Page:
Woolfson and his colleagues, who branded Rothnie’s politics “far-Left” and accused him of trying to “derail” discussion, further recorded: “Blowout’s publication went ahead with the offending referendum and supporting editorial removed. In its place was left a ‘blank page’ in the middle of which was reproduced a highlighted facsimile of the policy decision of OILC Standing Committee.” Beneath that was “a disclaimer referring readers to another ‘discussion contribution’ calling for a single offshore union, printed on the facing page” (pp. 447-448).
Rothnie’s recollection is that, although both his wages and the printing costs “did eventually get paid”, McDonald’s initial decision to “freeze” payment, and the resulting delay, had a shattering effect on him and his partner. They had three young children.
“Ronnie stopped the £2000 that I got from the OILC to produce the paper. I’ve been angry about it ever since”, he said. “There was no formal agreement with OILC about how the money was broken down, but my position at the time was that £1000 was for me and £1000 was to present the paper (published and printed) to the OILC in Aberdeen.”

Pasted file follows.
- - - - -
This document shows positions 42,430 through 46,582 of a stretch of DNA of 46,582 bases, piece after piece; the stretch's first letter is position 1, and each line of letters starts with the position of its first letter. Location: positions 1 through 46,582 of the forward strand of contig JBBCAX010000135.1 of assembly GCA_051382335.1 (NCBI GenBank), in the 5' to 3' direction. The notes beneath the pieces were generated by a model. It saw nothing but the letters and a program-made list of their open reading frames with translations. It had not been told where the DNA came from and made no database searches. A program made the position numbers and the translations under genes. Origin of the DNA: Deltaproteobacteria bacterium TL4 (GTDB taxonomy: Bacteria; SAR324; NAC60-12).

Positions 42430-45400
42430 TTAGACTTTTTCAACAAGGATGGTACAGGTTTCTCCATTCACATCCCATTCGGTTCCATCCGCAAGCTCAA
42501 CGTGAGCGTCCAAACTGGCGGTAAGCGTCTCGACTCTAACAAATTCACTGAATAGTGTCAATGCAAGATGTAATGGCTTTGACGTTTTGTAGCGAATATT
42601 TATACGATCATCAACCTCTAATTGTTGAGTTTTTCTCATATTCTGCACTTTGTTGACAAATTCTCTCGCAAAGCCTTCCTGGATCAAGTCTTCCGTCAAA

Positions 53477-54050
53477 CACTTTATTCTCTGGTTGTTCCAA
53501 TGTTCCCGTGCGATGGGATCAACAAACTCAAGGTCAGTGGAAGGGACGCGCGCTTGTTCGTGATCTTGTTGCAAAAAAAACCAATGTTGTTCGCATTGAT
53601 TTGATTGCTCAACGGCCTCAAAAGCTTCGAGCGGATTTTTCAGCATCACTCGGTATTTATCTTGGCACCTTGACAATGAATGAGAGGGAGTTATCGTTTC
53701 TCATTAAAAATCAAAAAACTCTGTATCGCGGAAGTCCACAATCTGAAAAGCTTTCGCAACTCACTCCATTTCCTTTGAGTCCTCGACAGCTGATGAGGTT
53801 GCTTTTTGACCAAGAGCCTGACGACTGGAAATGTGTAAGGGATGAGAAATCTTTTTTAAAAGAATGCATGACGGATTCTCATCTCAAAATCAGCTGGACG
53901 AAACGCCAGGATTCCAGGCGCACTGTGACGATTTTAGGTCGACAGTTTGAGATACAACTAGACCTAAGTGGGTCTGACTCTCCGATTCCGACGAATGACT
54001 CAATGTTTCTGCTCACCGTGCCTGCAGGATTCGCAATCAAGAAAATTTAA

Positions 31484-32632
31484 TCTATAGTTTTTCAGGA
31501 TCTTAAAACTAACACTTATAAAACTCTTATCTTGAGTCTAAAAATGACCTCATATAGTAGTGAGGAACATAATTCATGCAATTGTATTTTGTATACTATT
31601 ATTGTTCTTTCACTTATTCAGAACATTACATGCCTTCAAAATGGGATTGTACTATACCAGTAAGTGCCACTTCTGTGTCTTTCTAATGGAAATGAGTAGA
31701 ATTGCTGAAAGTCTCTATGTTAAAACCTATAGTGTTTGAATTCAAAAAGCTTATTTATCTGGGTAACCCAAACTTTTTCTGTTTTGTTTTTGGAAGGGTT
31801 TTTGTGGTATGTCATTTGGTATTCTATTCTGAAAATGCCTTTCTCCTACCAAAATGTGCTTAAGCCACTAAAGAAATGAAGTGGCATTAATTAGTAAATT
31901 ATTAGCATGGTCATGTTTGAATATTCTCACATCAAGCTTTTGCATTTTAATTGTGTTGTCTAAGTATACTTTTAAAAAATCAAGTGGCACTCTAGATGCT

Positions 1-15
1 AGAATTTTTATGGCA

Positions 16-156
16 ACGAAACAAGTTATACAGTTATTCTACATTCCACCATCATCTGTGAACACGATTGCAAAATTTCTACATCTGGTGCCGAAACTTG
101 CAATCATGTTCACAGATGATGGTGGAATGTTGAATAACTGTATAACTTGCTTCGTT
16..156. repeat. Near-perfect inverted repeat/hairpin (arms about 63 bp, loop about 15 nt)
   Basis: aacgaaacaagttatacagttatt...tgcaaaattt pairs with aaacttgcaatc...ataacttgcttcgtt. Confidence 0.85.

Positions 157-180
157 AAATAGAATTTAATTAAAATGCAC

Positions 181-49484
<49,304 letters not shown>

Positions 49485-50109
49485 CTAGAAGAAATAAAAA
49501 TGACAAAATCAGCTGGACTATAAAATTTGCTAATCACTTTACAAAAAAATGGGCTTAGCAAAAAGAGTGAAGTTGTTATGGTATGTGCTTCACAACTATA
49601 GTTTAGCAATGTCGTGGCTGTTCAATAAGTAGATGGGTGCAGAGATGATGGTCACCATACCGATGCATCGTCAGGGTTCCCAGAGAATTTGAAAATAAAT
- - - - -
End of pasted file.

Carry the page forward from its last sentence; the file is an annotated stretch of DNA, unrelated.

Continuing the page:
McDonald has readily answered my questions about the dispute. He is adamant that it was not about money, but about the direction in which the OILC would go. He has told me by email that “we did care about the family he [Rothnie] had to support” and therefore continued to pay his wage. McDonald says his intention was to withhold OILC support for printing a “competing policy forum”.
Woolfson and his co-authors recorded that there was a delay in the payment of Rothnie’s wages, and that the decision to reinstate them was taken within two days. Implementation could have taken longer. And those two days would not have been a happy time in Rothnie’s home, and are imprinted on his memory.
According to Woolfson, Foster and Beck, the OILC Standing Committee’s priority during this incident was to stop a referendum that would ask North Sea oil workers what they thought about the proposal for a single union. For Rothnie the priority was to build a new workers’ organisation that had the confidence to allow its members to express their views. Note added by Gabriel Levy, August 2013. Go to part three